The Constitution has a deeper meaning for Kenpo Yagami than for most people in Japan.
He was born on Nov. 3, 1946, the day the Constitution was promulgated. And his first name means "Constitution."
Now 65 and living in Kanoya, Kagoshima Prefecture, Yagami continues to defend the war-renouncing Constitution.
Kanoya was the base for a kamikaze unit during World War II. For Yagami, a memorial service shown on a TV news program this spring brought back memories of his father.
Yagami’s father, who was a policeman, was drafted and sent overseas during the war. He developed tuberculosis and lost many of his friends in battle. After returning to Japan, he discovered that a junior had been appointed as his boss, so he quit the police force.
Until the day he died, Yagami’s father said very little about what he went through on the front line. But his mother told Yagami: “The war spoiled everything for your father.”
Yagami said he heard that his grandfather chose his name, but he believes the thoughts of his father, who hated war, were included in the decision.
“There should never be victims like my father,” Yagami said. “We will never go to war, no matter what happens.”
Yagami gave his only son the name “Takanori.” His grandson was named “Hironori.” Both names have a kanji character from “Constitution.”
Yagami says he hopes to talk with his son and grandson about how their names came about.
Kazunori Tomonaga, a 61-year-old business consultant in Sasebo, Nagasaki Prefecture, said he learned about the meaning of his first name, which can also be read as “Constitution,” when he was at junior high school.
He repeated aloud the articles of the Constitution he was taught in school. He said he thought at the time, “It would be a shame if I didn’t know them.”
The port city of Sasebo has a long military history. The Imperial Japanese Navy had a stronghold there before and during World War II, and the U.S. Navy has maintained a base in Sasebo since the war ended.
In 1964, a U.S. nuclear-powered submarine made a port call at Sasebo for the first time in Japan, triggering a clash between hundreds of protestors and riot police.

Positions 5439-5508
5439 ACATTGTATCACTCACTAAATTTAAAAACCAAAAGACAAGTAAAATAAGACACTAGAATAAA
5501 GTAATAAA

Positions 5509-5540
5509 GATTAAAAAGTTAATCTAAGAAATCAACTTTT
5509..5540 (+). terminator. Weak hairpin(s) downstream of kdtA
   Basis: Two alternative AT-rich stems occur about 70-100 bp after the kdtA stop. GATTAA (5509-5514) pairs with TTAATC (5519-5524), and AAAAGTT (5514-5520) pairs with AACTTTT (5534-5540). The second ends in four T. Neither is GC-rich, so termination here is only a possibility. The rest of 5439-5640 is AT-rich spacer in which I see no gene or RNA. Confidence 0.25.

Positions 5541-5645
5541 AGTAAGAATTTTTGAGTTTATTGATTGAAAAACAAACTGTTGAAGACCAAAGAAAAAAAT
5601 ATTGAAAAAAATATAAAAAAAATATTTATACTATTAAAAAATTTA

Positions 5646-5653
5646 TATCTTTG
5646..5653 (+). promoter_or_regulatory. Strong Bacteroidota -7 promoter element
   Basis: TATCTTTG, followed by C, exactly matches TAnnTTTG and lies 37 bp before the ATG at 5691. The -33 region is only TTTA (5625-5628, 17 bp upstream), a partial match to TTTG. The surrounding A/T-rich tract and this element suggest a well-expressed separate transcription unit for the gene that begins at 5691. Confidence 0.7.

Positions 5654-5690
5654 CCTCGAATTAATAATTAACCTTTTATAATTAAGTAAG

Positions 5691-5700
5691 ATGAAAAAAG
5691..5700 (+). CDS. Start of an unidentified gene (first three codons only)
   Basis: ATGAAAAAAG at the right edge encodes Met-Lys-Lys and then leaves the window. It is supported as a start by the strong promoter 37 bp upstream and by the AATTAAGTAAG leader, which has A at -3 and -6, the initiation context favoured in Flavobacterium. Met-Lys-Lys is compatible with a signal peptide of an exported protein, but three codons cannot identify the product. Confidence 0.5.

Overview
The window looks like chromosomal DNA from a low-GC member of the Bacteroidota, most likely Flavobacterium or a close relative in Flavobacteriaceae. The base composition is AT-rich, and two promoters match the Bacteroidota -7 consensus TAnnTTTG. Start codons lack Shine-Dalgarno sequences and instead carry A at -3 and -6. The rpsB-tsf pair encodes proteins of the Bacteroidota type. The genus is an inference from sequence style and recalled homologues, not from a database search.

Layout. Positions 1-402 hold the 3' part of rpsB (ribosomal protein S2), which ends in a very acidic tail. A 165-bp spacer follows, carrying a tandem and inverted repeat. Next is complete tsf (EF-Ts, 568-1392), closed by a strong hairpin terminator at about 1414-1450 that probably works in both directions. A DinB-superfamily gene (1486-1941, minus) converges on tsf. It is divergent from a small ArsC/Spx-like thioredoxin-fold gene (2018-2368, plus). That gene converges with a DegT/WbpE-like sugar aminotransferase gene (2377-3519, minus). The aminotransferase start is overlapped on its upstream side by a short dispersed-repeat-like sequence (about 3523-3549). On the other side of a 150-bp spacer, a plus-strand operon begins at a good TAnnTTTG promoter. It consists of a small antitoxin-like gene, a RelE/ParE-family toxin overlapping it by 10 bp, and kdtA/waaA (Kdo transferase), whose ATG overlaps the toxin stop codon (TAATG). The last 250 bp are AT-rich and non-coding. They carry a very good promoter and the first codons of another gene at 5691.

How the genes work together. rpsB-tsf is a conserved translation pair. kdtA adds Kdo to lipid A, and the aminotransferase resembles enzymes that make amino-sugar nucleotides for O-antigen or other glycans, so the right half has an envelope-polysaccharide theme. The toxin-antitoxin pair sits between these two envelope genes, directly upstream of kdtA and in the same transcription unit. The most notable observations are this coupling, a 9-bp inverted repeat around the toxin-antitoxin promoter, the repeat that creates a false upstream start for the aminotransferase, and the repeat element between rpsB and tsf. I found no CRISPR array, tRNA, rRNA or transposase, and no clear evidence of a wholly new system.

Tomonaga said he thought that Sasebo could not survive without the base, but he believed that the existence of the base contradicted Article 9 of the Constitution, which states that Japan renounces war and will never maintain a military.
From a hill overlooking Sasebo Port, Tomonaga pointed at reddish-brown warehouses of the U.S. Navy and Japan’s Self-Defense Forces.
“See, there’s another there,” he said.
Tomonaga said it was difficult learning the articles of the Constitution, but one that was easy to remember was Article 25, which states that all people have the “right to maintain a minimum standard of wholesome and cultured living.”
He is now the leader of a civic group that promotes town development using old brick buildings in Sasebo. His motto is: “Bright and enjoyable life.”
Tomonaga included the word “Kenpou” in "romaji" in his name card six years ago. “It’s not bad being called “Kenpou-san,” he said.
The struggle over the Japan-U.S. Security Treaty in the 1960s is long gone, and the military base remains in Sasebo. However, Tomonaga said he believes the spirit of the Constitution has not faded at all.
Toshimichi Hiyama, 62, in Tokyo’s Chofu was born on May 3, which is Constitution Memorial Day, a national holiday to celebrate the 1947 enforcement of the Constitution.
His first name, which can also be read as “Constitution,” was given by his grandfather.
After graduating from junior high school, Hiyama worked in the delivery section of a post office in Tokyo and joined the union at the urging of a colleague.
Amid the nation’s high economic growth, Hiyama and his colleagues staged a demonstration demanding higher pay. They received a 30,000-yen ($374 in current exchange rates) raise the following month.
He said he also threw rocks at riot police during the conflict over the Japan-U.S. Security Treaty.
Hiyama said he has benefited from the Constitution, but he said politics can no longer be changed by demonstrations and clashes. He said there are now hardly any opportunities to fully appreciate the Constitution.
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